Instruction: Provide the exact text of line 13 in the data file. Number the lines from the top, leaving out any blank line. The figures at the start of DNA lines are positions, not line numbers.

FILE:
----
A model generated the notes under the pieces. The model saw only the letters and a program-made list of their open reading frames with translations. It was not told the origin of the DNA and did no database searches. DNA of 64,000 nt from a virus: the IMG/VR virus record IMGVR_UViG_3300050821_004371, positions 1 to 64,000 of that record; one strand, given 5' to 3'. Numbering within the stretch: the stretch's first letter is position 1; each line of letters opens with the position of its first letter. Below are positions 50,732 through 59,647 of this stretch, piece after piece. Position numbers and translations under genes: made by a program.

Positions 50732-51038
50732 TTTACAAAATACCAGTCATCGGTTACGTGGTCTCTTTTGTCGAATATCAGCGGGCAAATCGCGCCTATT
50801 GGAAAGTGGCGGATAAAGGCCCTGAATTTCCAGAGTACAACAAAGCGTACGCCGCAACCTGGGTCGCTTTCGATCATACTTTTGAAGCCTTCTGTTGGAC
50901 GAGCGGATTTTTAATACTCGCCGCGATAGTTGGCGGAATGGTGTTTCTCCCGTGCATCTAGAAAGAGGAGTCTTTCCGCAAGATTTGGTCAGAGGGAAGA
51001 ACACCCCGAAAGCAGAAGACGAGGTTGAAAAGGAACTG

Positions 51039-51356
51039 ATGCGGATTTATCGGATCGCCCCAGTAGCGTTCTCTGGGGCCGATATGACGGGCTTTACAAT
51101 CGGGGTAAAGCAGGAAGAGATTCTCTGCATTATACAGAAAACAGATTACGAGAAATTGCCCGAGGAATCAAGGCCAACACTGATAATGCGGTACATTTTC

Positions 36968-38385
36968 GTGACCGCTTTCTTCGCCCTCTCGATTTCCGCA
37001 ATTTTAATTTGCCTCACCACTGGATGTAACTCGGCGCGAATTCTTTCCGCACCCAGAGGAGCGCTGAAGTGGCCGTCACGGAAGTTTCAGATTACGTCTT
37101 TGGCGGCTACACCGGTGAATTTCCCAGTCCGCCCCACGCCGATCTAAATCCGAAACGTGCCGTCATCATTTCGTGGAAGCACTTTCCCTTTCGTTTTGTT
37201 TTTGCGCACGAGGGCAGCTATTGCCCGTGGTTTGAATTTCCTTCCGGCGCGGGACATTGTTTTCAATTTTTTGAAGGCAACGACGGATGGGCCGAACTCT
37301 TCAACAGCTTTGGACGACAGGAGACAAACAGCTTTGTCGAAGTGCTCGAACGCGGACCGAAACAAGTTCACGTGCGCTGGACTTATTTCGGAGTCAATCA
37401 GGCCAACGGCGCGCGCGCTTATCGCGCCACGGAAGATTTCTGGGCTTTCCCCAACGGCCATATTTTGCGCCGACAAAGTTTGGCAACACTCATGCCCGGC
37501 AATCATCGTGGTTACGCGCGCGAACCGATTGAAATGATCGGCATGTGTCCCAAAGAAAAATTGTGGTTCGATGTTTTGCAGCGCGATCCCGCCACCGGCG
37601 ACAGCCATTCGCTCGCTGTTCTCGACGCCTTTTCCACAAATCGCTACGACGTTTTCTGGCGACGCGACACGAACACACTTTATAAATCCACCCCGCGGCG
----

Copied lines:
37101 TGGCGGCTACACCGGTGAATTTCCCAGTCCGCCCCACGCCGATCTAAATCCGAAACGTGCCGTCATCATTTCGTGGAAGCACTTTCCCTTTCGTTTTGTT